In her article ‘Embarking on an Engineering Career in the Twenties’ in the 1969 summer issue of the ‘The Women Engineer’ she details the difficulties of entering the engineering profession. As there were no grants or scholarships available for engineering courses for women Beatrice approached the London and National Society for Women’s Service for assistance. Following an interview and supplying recommendations she was granted an interest free loan which enabled her to study engineering at the Victoria University of Manchester and in 1929 she registered as a first year student. After graduating with honours she undertook an MSc degree, researching internal combustion engines.

Her interest in engines also influenced her personal life where she modified and raced motorcycles, receiving a Brooklands Gold Star in the 1930s for lapping the track at over 100mph.

By the time of the start of the Second World War she had already been working at the Royal Aircraft Establishment (RAE) for three and a half years and at this point she was put in charge of research and development of carburettors. It was in this role that she made her most well known contribution to the war effort. During the Battle of Britain a serious issue had been discovered with the Rolls Royce Merlin engines in RAF fighter planes causing them to lose power whilst performing certain manoeuvres. Beatrice devised a solution in the form of a small disc with a hole in the middle that could be fitted to the carburettor. The ‘RAE restrictor’, as it was officially called limited the flow of fuel during these manoeuvres and prevented the loss of engine power during combat.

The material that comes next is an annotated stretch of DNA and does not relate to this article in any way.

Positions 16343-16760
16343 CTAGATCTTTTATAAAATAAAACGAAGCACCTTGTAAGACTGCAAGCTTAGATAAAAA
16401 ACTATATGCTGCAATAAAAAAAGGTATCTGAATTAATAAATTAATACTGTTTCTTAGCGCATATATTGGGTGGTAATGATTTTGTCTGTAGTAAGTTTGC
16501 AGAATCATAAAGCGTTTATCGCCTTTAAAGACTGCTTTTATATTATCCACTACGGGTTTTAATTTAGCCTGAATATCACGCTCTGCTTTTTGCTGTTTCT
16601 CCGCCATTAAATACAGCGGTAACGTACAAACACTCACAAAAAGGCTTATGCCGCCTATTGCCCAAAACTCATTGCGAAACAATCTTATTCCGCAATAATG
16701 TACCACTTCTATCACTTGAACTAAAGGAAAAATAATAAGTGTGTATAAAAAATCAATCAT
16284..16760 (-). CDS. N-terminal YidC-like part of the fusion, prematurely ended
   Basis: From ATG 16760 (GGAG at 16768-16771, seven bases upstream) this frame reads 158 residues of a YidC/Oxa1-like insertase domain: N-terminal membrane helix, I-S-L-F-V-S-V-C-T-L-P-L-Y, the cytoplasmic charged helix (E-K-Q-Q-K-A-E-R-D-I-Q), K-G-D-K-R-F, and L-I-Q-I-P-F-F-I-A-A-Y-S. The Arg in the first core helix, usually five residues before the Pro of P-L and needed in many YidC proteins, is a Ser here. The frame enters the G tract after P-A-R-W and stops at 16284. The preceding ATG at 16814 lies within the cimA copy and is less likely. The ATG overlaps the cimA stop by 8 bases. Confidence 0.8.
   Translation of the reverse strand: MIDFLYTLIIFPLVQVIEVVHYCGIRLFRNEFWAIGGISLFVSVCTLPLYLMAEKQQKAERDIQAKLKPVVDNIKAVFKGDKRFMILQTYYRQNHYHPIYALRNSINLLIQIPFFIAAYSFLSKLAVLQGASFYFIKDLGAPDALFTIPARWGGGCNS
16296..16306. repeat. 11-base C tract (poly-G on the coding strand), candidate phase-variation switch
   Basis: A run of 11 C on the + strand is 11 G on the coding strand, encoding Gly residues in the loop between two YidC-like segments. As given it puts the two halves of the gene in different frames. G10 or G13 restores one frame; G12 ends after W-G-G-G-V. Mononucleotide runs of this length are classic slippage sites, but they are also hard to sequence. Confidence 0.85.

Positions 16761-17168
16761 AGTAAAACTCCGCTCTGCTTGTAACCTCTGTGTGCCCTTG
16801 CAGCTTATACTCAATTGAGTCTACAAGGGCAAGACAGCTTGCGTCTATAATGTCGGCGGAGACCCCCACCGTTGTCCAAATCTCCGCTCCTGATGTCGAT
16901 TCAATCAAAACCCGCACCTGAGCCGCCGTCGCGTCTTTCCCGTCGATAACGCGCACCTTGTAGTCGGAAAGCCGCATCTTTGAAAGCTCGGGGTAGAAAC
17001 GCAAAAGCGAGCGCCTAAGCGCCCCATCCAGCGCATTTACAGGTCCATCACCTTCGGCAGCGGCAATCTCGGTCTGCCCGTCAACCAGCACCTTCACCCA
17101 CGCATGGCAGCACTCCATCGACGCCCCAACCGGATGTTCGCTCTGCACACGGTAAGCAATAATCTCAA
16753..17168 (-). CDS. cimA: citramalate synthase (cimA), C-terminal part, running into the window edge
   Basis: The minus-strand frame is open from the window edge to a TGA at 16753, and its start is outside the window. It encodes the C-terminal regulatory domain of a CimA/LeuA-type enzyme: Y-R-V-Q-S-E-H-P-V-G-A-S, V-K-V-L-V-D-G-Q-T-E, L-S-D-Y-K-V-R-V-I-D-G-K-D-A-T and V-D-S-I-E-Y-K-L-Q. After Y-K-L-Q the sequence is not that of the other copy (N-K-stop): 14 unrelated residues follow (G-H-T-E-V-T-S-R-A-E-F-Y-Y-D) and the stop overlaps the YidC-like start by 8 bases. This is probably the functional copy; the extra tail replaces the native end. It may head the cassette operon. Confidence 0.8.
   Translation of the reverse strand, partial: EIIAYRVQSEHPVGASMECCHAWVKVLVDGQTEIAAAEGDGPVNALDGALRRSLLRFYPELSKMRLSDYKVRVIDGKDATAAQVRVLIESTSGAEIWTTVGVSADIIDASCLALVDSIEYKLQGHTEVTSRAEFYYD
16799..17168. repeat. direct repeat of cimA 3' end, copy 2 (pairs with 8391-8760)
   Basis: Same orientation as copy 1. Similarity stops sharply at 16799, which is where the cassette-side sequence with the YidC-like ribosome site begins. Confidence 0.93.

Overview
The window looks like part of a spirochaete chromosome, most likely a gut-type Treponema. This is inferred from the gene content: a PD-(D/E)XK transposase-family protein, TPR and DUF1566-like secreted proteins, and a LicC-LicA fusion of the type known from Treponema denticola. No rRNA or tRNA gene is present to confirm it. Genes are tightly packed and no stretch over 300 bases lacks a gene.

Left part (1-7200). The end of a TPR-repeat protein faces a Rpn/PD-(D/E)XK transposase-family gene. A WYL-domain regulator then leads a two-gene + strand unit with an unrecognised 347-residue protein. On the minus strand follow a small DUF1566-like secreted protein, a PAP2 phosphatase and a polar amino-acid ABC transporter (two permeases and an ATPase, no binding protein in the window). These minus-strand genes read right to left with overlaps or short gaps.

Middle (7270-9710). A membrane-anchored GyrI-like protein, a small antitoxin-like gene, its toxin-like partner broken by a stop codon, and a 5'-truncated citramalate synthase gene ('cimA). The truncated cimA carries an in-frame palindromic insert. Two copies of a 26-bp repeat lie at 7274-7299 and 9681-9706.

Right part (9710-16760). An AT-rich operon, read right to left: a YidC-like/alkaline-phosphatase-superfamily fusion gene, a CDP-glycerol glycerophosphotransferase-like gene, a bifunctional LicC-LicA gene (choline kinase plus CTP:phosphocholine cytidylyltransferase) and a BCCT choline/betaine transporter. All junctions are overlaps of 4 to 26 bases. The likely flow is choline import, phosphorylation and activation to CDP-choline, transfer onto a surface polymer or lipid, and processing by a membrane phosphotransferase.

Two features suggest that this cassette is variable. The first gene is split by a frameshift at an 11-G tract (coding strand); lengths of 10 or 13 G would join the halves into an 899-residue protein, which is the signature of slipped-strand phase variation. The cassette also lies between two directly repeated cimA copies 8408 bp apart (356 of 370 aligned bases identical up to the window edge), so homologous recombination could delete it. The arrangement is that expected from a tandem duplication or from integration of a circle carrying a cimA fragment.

Beatrice notes in the article that at the end of the war the majority of posts in the Scientific Civil Service were only open to single women. Beatrice had married in 1938 and had been retained on a temporary basis. Married women in the service were frowned upon until 1948 when this bar was removed. In light of this I find it particularly interesting that Miss Shilling requested that the degree was conferred in her maiden name.

At her retirement in 1969 she held the post of Head of Engineering Research Division at the Royal Aircraft Establishment, Farnborough.

[Refs. PH/AE/007/004A/01 and UBL/P/P7/288/23, ©The University of Surrey]

A New Addition to the Archives & Special Collections

Our new Archives & Special Collections Assistant, Joanne Ratcliffe, joined the Team in January this year. Here she tells us how she has been getting on…